Make Good: Crayons
17 Sep 2022
Industrial & Product Design, Other
Design studio Playfool is inviting participants to craft their own crayons from locally soured bees wax and coloured by powdered wood. The workshop is inspired by Playfool’s Forest Crayons, currently on show in the From the Forest display at the V&A’s Furniture Gallery. Booking required.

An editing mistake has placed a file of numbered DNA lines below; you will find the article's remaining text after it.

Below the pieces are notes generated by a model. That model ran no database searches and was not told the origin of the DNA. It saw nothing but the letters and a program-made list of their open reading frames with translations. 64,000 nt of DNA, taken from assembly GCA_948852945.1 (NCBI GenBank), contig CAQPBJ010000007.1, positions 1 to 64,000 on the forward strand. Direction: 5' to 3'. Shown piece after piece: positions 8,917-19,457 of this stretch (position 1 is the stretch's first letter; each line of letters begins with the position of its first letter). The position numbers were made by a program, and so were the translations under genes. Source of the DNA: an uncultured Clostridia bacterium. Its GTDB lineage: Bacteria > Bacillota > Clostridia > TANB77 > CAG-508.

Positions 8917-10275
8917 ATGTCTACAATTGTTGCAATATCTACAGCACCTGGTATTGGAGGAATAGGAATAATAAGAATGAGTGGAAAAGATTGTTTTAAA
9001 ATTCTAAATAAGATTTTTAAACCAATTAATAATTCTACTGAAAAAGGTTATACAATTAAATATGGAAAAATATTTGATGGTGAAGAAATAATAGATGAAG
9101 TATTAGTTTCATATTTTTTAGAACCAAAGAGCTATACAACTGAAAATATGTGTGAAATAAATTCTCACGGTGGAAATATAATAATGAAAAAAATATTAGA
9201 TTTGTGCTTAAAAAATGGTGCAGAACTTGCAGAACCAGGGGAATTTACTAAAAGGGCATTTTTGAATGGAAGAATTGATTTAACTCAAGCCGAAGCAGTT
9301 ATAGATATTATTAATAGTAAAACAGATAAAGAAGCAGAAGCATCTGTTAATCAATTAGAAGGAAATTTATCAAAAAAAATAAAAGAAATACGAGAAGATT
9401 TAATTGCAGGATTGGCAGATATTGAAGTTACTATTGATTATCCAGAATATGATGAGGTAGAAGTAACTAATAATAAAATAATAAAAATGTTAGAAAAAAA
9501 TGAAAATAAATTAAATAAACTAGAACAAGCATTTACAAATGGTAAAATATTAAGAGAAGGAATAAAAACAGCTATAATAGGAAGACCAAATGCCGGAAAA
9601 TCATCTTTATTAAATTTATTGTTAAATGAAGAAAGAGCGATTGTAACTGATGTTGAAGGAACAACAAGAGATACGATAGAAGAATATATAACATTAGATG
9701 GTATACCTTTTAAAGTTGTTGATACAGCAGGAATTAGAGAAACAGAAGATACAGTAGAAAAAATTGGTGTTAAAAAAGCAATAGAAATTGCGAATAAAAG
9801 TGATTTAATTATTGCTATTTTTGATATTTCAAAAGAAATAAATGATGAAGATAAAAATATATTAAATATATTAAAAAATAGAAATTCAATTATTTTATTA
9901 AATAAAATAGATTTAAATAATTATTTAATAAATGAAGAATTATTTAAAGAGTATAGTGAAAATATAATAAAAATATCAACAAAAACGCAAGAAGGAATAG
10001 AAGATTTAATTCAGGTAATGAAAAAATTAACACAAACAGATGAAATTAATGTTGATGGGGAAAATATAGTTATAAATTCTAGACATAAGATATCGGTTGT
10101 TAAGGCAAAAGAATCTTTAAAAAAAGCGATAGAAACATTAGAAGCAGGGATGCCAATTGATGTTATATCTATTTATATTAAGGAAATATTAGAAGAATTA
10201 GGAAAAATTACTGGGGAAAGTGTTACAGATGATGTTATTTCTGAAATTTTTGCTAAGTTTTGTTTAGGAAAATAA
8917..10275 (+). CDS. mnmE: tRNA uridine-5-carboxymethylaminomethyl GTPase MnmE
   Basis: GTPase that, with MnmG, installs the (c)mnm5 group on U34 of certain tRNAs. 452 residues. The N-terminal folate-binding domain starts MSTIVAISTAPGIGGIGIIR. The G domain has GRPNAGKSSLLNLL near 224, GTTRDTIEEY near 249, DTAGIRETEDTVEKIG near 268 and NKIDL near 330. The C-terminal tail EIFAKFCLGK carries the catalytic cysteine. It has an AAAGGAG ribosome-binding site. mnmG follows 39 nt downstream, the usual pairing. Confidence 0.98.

To celebrate the launch of Make Good: Rethinking Material Futures (supported by John Makepeace OBE) we are hosting a series of workshops during LDF, with some of the designers and makers that are part of the From the Forest display in the V&A’s Furniture Gallery. One of the design studios that form part of From the Forest is Playfool, founded by Dan and Saki Coppen. Playfool are inviting participants to craft their own Forest Crayons in the V&A’s Art Studio. This time they are working with locally sourced wood and beeswax—some of which comes from the V&A’s very own rooftop beehives, managed by The London Honey Company. Playfool takes a play-based approach to design and engineering to produce award-winning products, experiences and entertainment that spark imagination and foster creativity. With their Forest Crayons, currently on display in the V&A’s Dr Susan Weber Gallery of Furniture, Dan and Saki wanted to explore the untapped potential of Japan’s forests and develop a new way to play with wood. Two-thirds of Japan is covered in afforested land. These forests were planted after the end of the second world war but, due to the high level of management that they require and a demand for cheaper imported timber, they have fallen into neglect. Without proper management, they have come to contribute to an increase in landslides and other environmental problems. Playfool wanted to bring this issue to people’s attention – and started experimenting with locally sourced wood, to better understand the capacities of the material. By grinding wood into a very fine powder, they realised that it is possible to extract vibrant pigments from wood, and that by mixing the powdered pigments with wax they could make one of the most accessible and universal playthings: a crayon. Forest Crayons was supported by the Japanese Forestry Agency and highlights the issue of under-utilised, home-grown wood. Each workshop is 2 hours long and free to attend, but booking is essential. All participants have to be over 18 due to the tools used. All materials will be provided free of charge.